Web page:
The CDC defines obesity as "having excess body fat [which is] measured using the body mass index, or BMI, a widely-used screening tool for measuring both overweight and obesity...Children at or above the 95th percentile have obesity."1 Previous studies have shown that people who are obese are a greater risk of developing depression, but the new study from the Association for the Study of Obesity closely examined the link between early-life obesity and depression risk. The study, which analyzed 889 participants, found "that being overweight at age 8 or 13 was associated with more than triple the risk of developing major depression at some point in their lives, whilst carrying excess weight over a lifetime (both as a child and as an adult) quadrupled the chance of developing depression compared to only being overweight as an adult."[2]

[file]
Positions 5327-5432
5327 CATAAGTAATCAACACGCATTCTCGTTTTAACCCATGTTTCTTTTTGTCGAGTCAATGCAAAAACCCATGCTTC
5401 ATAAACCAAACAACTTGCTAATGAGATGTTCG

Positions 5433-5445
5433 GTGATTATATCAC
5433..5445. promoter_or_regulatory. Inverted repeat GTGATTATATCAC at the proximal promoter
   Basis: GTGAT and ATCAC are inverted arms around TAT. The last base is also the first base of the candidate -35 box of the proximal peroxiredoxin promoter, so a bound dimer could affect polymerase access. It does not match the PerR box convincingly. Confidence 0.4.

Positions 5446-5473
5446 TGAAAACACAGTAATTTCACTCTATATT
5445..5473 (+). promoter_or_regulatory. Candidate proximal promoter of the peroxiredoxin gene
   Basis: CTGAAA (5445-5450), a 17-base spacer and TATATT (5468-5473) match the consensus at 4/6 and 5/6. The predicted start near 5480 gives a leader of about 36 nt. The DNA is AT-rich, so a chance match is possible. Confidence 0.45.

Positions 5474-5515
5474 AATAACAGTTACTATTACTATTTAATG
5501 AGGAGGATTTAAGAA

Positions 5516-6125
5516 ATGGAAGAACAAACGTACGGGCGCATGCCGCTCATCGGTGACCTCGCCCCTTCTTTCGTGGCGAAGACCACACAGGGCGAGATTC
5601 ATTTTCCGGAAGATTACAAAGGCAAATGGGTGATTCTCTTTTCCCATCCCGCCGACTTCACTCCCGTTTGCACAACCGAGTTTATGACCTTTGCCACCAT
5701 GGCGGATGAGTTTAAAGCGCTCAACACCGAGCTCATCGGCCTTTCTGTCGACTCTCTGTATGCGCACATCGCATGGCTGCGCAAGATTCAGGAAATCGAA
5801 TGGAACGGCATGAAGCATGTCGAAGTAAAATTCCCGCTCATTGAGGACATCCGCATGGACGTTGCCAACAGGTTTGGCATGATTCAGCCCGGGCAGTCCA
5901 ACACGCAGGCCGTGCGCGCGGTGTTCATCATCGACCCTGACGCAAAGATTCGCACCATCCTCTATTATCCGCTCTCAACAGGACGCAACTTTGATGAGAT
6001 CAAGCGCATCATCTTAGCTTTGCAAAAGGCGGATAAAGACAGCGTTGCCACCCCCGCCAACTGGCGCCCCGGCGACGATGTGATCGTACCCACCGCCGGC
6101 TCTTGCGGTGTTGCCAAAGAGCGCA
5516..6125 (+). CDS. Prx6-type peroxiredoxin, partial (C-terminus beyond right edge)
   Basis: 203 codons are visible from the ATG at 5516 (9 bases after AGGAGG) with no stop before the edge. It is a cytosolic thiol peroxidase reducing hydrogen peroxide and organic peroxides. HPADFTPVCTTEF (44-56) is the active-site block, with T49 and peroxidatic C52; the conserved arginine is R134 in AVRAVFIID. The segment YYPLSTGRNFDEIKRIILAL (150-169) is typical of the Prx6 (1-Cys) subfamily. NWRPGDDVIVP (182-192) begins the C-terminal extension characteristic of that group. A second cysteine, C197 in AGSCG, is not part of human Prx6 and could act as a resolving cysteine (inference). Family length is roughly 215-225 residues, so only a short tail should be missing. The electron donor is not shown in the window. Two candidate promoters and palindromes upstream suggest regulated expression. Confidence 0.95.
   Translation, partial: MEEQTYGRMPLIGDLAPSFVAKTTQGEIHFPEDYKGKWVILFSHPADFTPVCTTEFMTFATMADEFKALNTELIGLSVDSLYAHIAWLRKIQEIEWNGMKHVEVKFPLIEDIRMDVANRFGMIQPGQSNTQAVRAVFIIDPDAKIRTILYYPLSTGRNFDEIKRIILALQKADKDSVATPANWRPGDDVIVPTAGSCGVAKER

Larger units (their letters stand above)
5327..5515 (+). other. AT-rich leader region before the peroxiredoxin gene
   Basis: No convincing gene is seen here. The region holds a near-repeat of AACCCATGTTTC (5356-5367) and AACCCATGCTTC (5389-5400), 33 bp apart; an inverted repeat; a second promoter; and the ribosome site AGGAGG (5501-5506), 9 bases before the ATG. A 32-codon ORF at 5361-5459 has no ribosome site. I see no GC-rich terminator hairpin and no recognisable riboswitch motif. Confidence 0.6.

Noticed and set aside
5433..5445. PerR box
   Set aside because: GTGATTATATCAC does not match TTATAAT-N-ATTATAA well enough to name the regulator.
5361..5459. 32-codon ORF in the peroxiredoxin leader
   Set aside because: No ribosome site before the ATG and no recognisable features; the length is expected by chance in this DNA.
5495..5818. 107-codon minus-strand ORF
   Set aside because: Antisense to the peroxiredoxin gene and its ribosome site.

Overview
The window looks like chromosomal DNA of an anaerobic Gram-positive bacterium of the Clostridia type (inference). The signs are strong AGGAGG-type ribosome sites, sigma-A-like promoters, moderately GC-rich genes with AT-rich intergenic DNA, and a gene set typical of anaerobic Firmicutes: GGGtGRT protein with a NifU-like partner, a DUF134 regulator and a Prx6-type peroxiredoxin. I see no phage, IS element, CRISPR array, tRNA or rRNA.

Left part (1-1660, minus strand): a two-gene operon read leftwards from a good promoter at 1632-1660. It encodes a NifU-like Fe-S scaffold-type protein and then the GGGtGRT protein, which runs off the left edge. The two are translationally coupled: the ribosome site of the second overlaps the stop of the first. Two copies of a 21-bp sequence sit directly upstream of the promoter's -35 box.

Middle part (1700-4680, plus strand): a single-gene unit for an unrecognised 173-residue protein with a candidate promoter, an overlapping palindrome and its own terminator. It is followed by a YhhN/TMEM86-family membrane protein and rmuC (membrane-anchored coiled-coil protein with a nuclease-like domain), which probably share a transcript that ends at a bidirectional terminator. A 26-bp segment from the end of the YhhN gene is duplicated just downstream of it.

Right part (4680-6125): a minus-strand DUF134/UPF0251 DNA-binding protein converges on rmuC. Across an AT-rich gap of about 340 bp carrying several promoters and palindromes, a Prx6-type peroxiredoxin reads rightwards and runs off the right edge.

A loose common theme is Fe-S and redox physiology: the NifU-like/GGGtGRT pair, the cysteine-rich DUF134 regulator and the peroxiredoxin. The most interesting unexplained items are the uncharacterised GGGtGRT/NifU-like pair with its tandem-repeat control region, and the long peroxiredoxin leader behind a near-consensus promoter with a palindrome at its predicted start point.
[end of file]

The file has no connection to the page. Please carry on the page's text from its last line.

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586 Hits

Ditching the Dentist is Harmful to Overall Health

A recent study out of King’s College in London confirms that dental phobia, also known as odontophobia, leads to an increased incidence of tooth decay and tooth loss. It’s estimated that roughly 30 to 40 million people avoid going to the dentist because of dental phobia. With so many people steering clear of the dentist because of this, these new findings aren’t surprising, but they’re still problematic.

The new study confirms what U.S. dentists have been saying for years: skipping the dentist is harmful to your oral health. The study "found people with dental phobia tend to experience a range of dental diseases which result from their avoidance of the dentist."[i] But it also suggests that dodging the dentist can affect your quality of life.

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571 Hits

Need Braces? Don't Do-It-Yourself